I lost faith entirely during the third quarter. It only had a little bit to do with Jetta having a brain-fade and kicking the ball out of bounds in the back pocket. Fair to assume he was trying to roll it through for a point but as he'd probably have been pinged for deliberate anyway, at least the ball going out of bounds meant they had to kick from an obscure angle instead of from directly in front. Didn't matter, after two and a bit quarters of asking for frees Charlie Cameron took advantage of a gift-wrapped one to extend the margin to a time-adjusted Stranglewank qualifying 20.

After half an hour of relaxation this inspired us to have another go, only to be hurt by a series of slapstick incidents. Turns out these were just the warm-up act for one Benny Hill-esque passage of play in the dying minutes. First Pickett, after weeks of desperately trying to give the ball away instead of doing instinctive snaps, finally tried to kick one when he had Langdon on his own in the square. Then, after a much-appreciated goal from Melksham (in easily his best game of the year), Oliver created the perfect opportunity for Bennell to run into an open goal on a slight angle only for him to botch it. Forget post-goal mobbings, on the occasion of his first monumental blunder he is now officially a Melbourne player.

That miss was not so bad in itself, except that the Lions dashed up the other end, did some thrilling Harlem Globetrotters double tap-on shit and ran into an open goal for the 11 point turnaround. Crucial in a shortened game where the attacking juggernaut that briefly appeared last week had been dulled. Hard to see a way back from here, even harder to understand that we might have won. If you believe that we wouldn't have found a way to cock up any sort of golden opportunity we were presented with in the last 90 seconds.

There was much indignation about umpiring throughout the evening, to the point where Dees Twitter started to resemble a pack of West Coast fans, but while I'm a firm believer that blindfolded decisions balances themselves out in the end, the 'dangerous tackle' free on Pickett nearly made me walk out of my house. He ran into his opponent like a heat-seeking missile, opted not to plow him into the ground like John Ironmonger, and was still pinged.

Lucky I didn't just go and sit in the garden or I'd have missed him being done in similar circumstances during the last quarter. At least that one had a bit more of the suplex about it, the first was just the motion of the collision lifting the opposition player marginally into the air before being put down gently like they were having a professional wrestling match.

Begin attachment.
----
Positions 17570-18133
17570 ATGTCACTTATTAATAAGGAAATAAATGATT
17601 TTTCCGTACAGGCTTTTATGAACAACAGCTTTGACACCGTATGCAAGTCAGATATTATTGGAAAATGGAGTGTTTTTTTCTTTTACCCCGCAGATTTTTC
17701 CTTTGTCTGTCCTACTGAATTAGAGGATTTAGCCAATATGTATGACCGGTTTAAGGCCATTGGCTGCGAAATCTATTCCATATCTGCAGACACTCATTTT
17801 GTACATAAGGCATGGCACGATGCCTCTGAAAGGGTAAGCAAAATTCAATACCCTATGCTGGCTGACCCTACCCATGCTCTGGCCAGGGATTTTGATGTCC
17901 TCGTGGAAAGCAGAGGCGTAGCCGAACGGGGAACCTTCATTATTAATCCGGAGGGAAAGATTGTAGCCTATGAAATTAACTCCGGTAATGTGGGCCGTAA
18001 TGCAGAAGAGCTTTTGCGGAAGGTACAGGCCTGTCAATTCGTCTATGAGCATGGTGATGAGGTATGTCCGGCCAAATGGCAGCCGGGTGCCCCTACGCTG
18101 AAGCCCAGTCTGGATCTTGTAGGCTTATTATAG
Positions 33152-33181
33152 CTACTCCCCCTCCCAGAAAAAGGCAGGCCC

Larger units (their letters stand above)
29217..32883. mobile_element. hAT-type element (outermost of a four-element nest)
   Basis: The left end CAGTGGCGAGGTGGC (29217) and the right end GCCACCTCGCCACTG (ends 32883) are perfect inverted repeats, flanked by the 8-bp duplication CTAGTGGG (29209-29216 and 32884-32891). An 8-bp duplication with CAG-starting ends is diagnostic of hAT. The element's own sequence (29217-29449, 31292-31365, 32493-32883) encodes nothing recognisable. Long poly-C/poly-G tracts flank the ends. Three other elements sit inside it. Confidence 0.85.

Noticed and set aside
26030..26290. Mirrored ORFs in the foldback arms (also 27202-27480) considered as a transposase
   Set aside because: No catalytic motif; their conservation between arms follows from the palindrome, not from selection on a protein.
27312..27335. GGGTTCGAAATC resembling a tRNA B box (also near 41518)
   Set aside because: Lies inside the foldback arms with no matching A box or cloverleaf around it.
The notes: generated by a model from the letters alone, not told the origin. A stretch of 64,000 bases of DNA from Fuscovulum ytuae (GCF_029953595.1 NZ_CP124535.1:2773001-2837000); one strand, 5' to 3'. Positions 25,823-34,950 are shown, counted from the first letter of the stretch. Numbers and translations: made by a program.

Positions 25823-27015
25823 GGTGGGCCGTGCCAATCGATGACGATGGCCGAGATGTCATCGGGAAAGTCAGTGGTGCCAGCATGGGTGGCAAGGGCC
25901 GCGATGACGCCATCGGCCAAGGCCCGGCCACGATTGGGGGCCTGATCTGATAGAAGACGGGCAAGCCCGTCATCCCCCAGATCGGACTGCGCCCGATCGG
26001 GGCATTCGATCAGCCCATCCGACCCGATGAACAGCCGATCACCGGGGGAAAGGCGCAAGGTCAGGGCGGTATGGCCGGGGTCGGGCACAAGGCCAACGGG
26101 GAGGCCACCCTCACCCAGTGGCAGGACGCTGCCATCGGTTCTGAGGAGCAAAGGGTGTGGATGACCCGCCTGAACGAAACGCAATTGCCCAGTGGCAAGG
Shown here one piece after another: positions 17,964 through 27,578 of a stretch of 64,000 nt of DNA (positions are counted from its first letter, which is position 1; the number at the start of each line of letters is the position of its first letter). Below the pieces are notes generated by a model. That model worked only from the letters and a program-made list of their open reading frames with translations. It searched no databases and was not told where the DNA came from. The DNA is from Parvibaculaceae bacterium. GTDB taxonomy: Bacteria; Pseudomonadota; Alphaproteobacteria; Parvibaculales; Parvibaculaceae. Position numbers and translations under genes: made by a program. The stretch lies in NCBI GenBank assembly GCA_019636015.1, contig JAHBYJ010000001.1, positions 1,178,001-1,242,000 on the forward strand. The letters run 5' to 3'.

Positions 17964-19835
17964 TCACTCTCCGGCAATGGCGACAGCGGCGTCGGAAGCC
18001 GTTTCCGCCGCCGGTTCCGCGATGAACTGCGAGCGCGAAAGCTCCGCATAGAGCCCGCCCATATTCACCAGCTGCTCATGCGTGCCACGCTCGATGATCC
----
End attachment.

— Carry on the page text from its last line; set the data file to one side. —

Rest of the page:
I'm not holding it against him, we knew what we were getting from his draft highlights, including a shepherd that looked great but skirted the bounds of legality. Still seemed a bit trigger happy. If the umpires from this game were in charge of the Under 18s he'd probably have been run out of the competition and left playing whichever has a higher standard out of park footy and the SANFL.

There will be a school of thought that he has to change his ways to avoid this happening in the future, I say let them pay these frees every week until everyone notices how ridiculous it is. He'll be a martyr for everyone who says the game has gone soft. What makes it even more ridiculous is that earlier in the game Gawn had a knee jammed into the back of his head in a perfectly legal contest and nobody blinked an eyelid. Which I have no problem with, you've got to accept some risk when you play the game, it's just strange that people wank over the high mark while umpires do a tendon blowing the whistle on infinitely less dangerous stuff.

If you want to talk about risk on a footy field find Neville Jetta, who has been one major concussion from the glue factory for the entire span of his career resurgence. He took two blows to the head in the same game and Healy acted he'd only just come up with his technique after 153 games. At one point he was talking like Nev had some sort of death wish and was trying to get clobbered.

The comeback was slow-burning, Weid and Harmes both missed a chance on either side of the three quarter time break, before Jackson set up Viney - mighty in the second half - for a goal. We narrowly survived giving it straight back courtesy of a desperate Lockhart stop at the other end, leading to Anthony Hudson making him sound like a sex offender by saying he was "the toucher." Which is better than being called the Yorkshire Ripper but still doesn't sound good on your highlights reel.